I responded as neutrally as I could in the comments section of that post, because I think that a lot of it was just simply misdirected (i.e. that I do all the housework or that I order and prioritize my status as a wife and mother) but I've been thinking about it all day, and I have more to say. I apologize in advance if this is a bit of a ramble, but I hope y'all will take just a few minutes to read it--it's from the heart.
Linda Hirshman wrote a book in 2006 called Get to Work: A Manifesto for Women of the World that is essentially summed up by the comment from "Concerned Feminist" above--that women who choose to stay at home rather than work are making equality more difficult for everyone else. Hirshman has also said that she doesn't buy into anecdotes from stay-at-home mothers and homemakers that it's the most fulfilling thing they could imagine doing, saying, "I would like to see a description of their daily lives that substantiates that position...One of the things I've done working on my book is to read a lot of the diaries online, and their description of their lives does not sound particularly interesting or fulfilling for a complicated person, for a complicated, educated person."
Now, I disagree with Hirshman for a plethora of reasons, the least of which being the air of entitlement and class-ism that she seems to espouse (i.e. those of us with educations shouldn't stay at home, but it's okay for us to pay the poor uneducated people to raise our children, because those people aren't very important or smart anyway), but this is nothing new--we all hear similar (albeit less judgmental) sentiments from both sides of the coin often, don't we? Stay-at-home moms tell their mom friends who work outside the home, "I just couldn't imagine letting anyone else raise my children." On the other hand, moms who work outside the home tell their stay-at-home mom friends, "I just don't know what you do with yourself all day while your son is at school! I'd be so bored!"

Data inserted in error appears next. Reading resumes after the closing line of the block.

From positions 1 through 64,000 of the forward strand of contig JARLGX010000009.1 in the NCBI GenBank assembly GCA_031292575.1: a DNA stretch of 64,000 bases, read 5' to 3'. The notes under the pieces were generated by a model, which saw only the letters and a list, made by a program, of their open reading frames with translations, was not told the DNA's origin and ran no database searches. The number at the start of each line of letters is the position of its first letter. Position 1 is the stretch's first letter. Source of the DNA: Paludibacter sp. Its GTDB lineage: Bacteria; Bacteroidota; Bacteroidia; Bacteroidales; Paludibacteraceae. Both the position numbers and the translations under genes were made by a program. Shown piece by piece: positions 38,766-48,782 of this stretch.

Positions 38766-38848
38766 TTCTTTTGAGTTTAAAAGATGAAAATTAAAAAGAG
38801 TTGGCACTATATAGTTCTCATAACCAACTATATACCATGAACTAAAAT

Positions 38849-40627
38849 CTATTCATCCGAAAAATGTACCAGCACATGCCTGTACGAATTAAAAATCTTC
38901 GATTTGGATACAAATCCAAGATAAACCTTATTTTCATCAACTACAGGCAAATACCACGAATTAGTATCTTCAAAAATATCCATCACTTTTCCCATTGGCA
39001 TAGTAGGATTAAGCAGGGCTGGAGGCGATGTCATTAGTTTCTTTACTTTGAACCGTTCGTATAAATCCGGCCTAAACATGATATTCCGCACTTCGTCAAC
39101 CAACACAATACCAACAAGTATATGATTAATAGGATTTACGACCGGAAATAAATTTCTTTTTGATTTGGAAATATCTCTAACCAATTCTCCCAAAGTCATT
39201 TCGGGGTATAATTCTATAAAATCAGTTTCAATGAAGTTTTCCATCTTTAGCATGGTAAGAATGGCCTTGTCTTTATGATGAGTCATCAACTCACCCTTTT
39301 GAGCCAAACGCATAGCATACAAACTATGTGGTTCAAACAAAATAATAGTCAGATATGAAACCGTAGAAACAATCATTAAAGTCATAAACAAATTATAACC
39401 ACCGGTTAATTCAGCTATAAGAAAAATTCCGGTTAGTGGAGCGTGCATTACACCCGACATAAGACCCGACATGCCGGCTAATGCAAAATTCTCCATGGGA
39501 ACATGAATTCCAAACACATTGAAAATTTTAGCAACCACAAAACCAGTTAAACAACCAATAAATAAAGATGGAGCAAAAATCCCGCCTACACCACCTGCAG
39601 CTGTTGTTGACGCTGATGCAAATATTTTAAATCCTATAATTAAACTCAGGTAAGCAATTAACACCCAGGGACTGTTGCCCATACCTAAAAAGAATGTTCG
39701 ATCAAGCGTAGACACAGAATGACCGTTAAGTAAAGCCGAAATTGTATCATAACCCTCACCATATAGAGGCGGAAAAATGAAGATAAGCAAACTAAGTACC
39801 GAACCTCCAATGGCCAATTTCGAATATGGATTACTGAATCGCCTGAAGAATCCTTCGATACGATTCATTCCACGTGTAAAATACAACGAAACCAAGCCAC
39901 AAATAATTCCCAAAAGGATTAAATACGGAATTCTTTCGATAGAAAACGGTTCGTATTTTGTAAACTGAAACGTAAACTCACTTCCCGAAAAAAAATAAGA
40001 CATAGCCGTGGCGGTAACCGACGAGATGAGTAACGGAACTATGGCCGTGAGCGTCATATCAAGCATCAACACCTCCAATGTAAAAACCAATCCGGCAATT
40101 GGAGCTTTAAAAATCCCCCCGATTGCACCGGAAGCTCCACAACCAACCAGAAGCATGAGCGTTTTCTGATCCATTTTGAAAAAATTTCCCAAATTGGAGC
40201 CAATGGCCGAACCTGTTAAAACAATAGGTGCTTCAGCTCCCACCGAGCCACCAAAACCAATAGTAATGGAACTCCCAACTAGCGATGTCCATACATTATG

I get that we've already made the decision that we think is best for our family, and so it's hard to imagine doing anything to the contrary. But as in anything, there is no universal best--there's no "best" pair of jeans, no "best" meal, no "best" way to parent, no "best" decision in terms of staying home or continuing to work--there's only the right decision for us and for our families. What works for me might not work for you, but that doesn't mean that what I've chosen is wrong either.
I've been blogging since 2004, and during that time, I've had the privilege of getting to know some incredible and amazing men and women online.
I've gotten to know Molly, who has two beautiful boys and works out of the home full time. Guess what? She's doing the right thing, and she's a great mom.
I've gotten to know Leah, who also has two beautiful boys, and works out of the home right now in order that she'll be able to stay at home with her boys in the long-term. Guess what? She's doing the right thing, and she's a great mom.
I've gotten to know Emily, who has one little guy, and works part-time. Guess what? She's doing the right thing, and she's a great mom.
I've gotten to know Katie, who has a sweet little girl, and works part-time(?) from home. Guess what? She's doing the right thing, and she's a great mom.
And then there's me, who has a degree, used to work full-time, and now I'm staying home with Lizzy, and doing photography on the side. Guess what? I'm doing the right thing, and I'm a great mom too.
We're all doing the right thing, because we're all making the best decisions that we can for our families with the resources we have available to work with. I know, it sounds corny, but it's true. Whether we work full-time, part-time, out-of-the-home, in the home, or even consider staying-at-home work at all, we're doing what we think is right for our families, right now. Period. That's the best any of us can do.
Let's knock off pretending like we know how to best run each others lives, and focus on running our own, eh?